Next season’s playoff race begins this spring as all 32 teams retool their rosters, so it’s time to take a look at what each franchise must do for a better season in 2016. Today we’ll take a look at the Indianapolis Colts, who need to prioritize building depth this off-season in order to help fuel deeper playoff runs. Check back for our other 31 off-season outlooks, which we will be rolling out in reverse order of finish over the coming weeks leading up to free agency and the draft.
Key free agents
ILB Jerrell Freeman, TE Dwayne Allen, TE Coby Fleener, SS Dwight Lowery, QB Matt Hasselbeck, K Adam Vinatieri, CB Greg Toler
Players that must be re-signed
Freeman, Allen, Lowery, Vinatieri: 2015 was another solid season for Freeman, as the four-year veteran logged 112 tackles, three sacks and an interception. With precious little in the way of defensive playmakers and questionable ability to find new blood, Indianapolis should do everything possible to bring Freeman back as the epicenter of this defense.
Allen caught just 16 passes on 29 targets last season, as the team decided to use him far more as a blocker. Allen was obviously frustrated by this plan, but it’s possible that with Rob Chudzinski replacing Pep Hamilton at offensive coordinator, Allen could be more in the mix. He’s a fine do-it-all player at his position, and he’ll be an asset wherever he goes—as long as he stays healthy, of course. Lowery is a decent, if not spectacular player at this point, and as it is with Freeman, the Colts need to keep the reliable players as they continue to build a credible, complete defense. Vinatieri wants to play at least one more year, and why not? He’s still one of the league’s best kickers, making 25 of his 27 field goal attempts and 32 of his 35 extra point attempts in 2015.
Most important position to improve
Offensive line: General manager Ryan Grigson’s iffy ability to assemble talent has shown up at a lot of positions, but perhaps nowhere more than on Indianapolis’s offensive line. There was 2014 second-round pick Jack Mewhort, who gave up no sacks in 1,129 snaps at left guard and right tackle, and ’11 first-round pick Anthony Castonzo, whose selection pre-dated the current front office, who was the team’s best overall blocker.
Other than that, though, things were not good. Right tackle Joe Reitz played a full season of snaps for the first time in his career and allowed eight sacks, and right guard Hugh Thornton was inconsistent at best. Center Jonotthan Harrison may give the franchise something to build on at that position, but it’s clear that more overall talent is required. Andrew Luck was sacked 15 times in just seven games, backup Matt Hasselbeck had the daylights beaten out of him and the Colts’ run game was unspectacular at best.
Other positions to improve
Pass-rusher, tight end, running back: Signing Trent Cole off Chip Kelly’s scrap heap was an interesting move, but Indianapolis got just three sacks and not enough hits and hurries out of the veteran in 2015. Cole could be a cap casualty already. Robert Mathis had a nice rebound season after missing the entire ’14 campaign, but he’ll be 35 at the end of February. Bjoern Werner, a ’13 first-round pick who may go down as Grigson’s biggest reach, hasn’t done anything even close to earning that designation.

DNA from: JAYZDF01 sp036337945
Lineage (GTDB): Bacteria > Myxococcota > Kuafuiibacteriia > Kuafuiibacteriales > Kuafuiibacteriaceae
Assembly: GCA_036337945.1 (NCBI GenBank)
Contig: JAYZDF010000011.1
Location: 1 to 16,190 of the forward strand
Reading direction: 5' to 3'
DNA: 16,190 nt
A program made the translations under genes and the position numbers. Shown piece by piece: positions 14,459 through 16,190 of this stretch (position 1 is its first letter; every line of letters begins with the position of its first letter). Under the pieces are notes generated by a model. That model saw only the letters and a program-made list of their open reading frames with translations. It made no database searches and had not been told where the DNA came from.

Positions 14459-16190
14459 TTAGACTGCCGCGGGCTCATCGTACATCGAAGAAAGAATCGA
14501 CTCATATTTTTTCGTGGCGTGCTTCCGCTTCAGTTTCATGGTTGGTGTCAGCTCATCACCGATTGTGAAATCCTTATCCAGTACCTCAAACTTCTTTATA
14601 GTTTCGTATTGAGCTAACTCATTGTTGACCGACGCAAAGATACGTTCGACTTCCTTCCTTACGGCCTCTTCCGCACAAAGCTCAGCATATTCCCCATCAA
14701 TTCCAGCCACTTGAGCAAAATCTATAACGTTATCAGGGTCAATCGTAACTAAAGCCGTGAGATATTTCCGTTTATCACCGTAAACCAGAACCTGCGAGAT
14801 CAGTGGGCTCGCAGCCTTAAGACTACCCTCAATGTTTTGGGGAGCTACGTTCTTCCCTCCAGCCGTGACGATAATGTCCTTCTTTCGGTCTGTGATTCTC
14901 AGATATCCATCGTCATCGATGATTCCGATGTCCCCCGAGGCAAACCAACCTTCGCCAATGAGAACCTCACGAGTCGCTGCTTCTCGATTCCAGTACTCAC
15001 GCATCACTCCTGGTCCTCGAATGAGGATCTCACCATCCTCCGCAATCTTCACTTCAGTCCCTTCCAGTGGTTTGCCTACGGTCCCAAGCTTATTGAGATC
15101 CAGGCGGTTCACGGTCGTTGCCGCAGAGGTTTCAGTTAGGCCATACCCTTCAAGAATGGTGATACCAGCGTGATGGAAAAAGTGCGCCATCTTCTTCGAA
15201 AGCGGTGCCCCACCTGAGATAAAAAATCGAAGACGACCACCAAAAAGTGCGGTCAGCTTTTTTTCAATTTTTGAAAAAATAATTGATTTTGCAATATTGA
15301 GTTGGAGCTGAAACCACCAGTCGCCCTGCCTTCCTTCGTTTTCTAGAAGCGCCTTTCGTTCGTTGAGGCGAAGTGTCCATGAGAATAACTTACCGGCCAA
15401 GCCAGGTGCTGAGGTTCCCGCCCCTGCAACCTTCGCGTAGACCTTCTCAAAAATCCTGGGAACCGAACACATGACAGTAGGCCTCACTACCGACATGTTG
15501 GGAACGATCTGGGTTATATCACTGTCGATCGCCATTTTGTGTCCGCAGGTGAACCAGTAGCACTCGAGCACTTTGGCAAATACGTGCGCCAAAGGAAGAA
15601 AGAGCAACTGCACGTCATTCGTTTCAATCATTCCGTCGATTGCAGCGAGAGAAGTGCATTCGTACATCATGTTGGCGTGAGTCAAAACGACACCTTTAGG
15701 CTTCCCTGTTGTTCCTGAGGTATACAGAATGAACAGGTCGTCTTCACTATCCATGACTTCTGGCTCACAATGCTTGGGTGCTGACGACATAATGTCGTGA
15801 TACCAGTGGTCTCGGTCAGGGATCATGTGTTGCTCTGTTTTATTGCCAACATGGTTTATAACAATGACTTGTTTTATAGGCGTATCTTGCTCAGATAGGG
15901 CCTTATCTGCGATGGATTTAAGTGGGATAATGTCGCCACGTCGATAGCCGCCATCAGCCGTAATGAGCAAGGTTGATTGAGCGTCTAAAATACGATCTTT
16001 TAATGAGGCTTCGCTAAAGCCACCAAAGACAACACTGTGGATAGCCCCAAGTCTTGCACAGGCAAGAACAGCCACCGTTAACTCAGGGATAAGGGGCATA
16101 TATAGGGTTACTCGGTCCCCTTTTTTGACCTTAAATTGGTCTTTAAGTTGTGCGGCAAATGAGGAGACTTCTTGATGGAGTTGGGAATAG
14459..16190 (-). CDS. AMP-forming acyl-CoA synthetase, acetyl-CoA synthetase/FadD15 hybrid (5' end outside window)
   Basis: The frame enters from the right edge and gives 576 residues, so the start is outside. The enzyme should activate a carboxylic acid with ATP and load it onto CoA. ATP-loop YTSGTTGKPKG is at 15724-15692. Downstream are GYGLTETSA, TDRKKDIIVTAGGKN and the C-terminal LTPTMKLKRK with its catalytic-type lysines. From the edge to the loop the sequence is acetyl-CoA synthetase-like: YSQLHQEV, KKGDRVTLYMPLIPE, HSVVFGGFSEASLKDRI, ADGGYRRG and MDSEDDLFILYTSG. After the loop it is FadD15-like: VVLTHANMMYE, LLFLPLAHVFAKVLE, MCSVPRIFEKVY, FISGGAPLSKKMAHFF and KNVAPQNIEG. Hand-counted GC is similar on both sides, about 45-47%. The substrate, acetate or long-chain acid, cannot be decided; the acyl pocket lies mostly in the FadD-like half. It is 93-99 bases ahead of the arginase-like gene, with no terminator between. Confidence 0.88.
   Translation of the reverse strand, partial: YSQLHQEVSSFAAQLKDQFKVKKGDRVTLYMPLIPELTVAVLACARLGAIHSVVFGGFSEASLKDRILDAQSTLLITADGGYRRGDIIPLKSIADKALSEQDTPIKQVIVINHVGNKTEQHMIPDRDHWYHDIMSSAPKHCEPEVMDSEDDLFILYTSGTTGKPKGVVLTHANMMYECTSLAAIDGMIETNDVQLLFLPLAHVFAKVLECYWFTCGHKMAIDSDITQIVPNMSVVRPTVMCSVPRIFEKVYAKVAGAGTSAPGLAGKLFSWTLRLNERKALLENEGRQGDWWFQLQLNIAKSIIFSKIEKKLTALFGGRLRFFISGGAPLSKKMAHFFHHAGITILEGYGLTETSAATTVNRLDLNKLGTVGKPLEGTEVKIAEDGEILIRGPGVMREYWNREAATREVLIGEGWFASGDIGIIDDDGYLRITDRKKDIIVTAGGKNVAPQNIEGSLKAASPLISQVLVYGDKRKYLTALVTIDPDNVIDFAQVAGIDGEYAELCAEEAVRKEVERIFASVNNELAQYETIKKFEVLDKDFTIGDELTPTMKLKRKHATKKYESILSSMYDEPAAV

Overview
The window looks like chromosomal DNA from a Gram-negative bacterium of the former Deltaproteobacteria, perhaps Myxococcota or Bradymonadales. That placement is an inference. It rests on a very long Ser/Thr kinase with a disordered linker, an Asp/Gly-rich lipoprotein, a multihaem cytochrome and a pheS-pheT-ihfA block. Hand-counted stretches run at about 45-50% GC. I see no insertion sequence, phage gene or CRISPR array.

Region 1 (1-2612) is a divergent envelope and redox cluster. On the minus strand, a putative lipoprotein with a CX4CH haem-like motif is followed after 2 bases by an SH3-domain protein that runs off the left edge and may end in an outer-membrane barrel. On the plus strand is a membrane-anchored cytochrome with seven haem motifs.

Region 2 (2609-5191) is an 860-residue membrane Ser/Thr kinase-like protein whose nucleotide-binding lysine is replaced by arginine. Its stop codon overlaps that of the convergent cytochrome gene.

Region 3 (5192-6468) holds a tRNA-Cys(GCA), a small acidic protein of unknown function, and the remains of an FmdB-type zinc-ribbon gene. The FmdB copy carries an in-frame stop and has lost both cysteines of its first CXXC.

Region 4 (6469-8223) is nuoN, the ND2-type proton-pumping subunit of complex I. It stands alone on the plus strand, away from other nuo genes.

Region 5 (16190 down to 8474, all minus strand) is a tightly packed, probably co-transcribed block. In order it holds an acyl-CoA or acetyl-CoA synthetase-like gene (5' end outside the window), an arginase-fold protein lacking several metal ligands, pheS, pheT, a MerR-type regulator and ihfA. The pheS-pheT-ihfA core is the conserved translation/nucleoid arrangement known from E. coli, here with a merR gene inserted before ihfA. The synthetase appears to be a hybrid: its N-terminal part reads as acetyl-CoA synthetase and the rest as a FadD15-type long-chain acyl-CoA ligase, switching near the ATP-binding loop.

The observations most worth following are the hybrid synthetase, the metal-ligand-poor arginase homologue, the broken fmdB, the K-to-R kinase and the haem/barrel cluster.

With Allen on the free-agent block and fellow 2012 draft pick Coby Fleener also possibly departing via free agency, the Colts will need a solid solution at the position. Fleener has been too inconsistent, but the wise move would be to retain Allen and let him do what he does best.
Of Grigson’s 2015 veteran free-agent signings (Cole, Andre Johnson, Frank Gore), Gore was the best move. He wasn’t quite what he had been in San Francisco all those year, but he did get near 1,000 yards on the season, and provided Luck’s offense with a credible ground game. Too bad Luck was too injured to see most of it. Behind Gore, however, the crater of talent at the position left by the Trent Richardson trade remains.
Overall priority this offseason
Fill out the roster for a bigger playoff run: The common narrative thread of any Colts personnel discussion has to be Grigson’s high bust rate. Luck is his only quality first-round pick, and the Richardson trade may go down as the worst NFL transaction of the last decade. Still, team owner Jim Irsay made a solid commitment to his general manager and coach Chuck Pagano when he decided to retain both men in the organization. Irsay’s rationale seemed to be that he’d come this far with them, and he wanted to see it all the way through.
That’s an admirable sentiment, especially for someone who can be as mercurial as Irsay, but all the way through to where? After three straight 11–5 seasons under Pagano and Grigson, the Colts regressed to an 8–8 mark, which is less impressive when you consider that they did that in the NFL’s weakest division.
Right now, the Colts have things together at some of the most important positions. They have their franchise quarterback in Luck, an outstanding lead cornerback in Vontae Davis, an above-average left tackle in Castonzo and a great speed receiver in T.Y. Hilton. What the Colts do not have is buildable depth at any position, and without that, they’ll always be teetering on the edge. Grigson needs to overhaul his personnel philosophy, and soon.